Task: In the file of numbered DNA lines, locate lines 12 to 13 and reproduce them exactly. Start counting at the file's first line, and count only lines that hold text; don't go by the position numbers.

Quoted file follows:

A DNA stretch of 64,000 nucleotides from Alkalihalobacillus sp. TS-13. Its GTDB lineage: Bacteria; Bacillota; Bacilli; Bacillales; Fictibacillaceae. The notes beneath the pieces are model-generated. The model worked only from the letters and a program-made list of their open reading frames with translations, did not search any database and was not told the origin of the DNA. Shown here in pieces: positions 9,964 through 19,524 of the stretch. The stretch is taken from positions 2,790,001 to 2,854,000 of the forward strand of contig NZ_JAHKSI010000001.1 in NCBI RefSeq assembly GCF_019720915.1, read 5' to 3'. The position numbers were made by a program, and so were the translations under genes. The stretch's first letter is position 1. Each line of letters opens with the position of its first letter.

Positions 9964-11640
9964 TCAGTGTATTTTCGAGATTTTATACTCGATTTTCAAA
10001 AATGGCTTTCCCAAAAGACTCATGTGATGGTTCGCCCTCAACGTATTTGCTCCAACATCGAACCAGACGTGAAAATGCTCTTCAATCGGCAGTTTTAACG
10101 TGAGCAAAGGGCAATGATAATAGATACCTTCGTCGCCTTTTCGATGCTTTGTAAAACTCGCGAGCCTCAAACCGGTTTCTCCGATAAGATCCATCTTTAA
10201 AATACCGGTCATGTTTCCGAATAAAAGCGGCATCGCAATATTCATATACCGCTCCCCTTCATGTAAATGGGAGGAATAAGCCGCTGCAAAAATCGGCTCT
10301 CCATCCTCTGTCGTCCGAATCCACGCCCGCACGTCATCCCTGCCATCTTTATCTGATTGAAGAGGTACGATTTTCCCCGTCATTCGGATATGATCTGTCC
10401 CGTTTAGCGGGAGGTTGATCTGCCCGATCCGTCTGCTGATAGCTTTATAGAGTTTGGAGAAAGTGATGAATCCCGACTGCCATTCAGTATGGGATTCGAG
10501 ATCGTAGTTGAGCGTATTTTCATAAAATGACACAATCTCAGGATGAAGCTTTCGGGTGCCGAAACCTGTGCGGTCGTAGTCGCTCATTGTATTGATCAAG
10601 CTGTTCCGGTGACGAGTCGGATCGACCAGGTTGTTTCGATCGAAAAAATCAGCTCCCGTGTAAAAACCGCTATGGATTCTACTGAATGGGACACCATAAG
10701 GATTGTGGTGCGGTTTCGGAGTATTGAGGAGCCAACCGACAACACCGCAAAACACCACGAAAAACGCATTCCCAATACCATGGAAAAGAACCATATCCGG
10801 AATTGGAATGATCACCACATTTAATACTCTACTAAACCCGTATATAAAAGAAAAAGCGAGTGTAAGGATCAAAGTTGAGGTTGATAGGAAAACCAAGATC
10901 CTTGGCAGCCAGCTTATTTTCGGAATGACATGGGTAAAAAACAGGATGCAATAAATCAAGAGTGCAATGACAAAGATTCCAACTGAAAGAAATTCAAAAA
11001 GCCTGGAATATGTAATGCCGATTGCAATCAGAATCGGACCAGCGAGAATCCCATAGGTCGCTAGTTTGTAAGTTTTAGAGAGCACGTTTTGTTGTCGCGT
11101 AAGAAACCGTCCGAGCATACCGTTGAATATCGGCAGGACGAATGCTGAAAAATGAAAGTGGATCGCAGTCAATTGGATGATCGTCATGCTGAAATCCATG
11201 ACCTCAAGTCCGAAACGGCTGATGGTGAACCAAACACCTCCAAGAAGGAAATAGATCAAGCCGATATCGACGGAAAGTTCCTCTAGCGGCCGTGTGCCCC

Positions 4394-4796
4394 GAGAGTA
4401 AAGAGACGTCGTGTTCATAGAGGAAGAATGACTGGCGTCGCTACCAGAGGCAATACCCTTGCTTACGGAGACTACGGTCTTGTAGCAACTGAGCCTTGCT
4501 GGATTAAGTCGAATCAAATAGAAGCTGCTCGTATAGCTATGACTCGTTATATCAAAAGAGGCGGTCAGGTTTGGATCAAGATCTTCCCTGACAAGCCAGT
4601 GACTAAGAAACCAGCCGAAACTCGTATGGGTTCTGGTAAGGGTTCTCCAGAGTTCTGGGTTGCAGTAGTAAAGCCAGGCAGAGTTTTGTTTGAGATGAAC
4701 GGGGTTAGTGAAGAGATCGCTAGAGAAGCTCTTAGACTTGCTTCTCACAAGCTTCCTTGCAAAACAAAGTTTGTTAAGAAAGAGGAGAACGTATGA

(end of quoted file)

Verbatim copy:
10801 AATTGGAATGATCACCACATTTAATACTCTACTAAACCCGTATATAAAAGAAAAAGCGAGTGTAAGGATCAAAGTTGAGGTTGATAGGAAAACCAAGATC
10901 CTTGGCAGCCAGCTTATTTTCGGAATGACATGGGTAAAAAACAGGATGCAATAAATCAAGAGTGCAATGACAAAGATTCCAACTGAAAGAAATTCAAAAA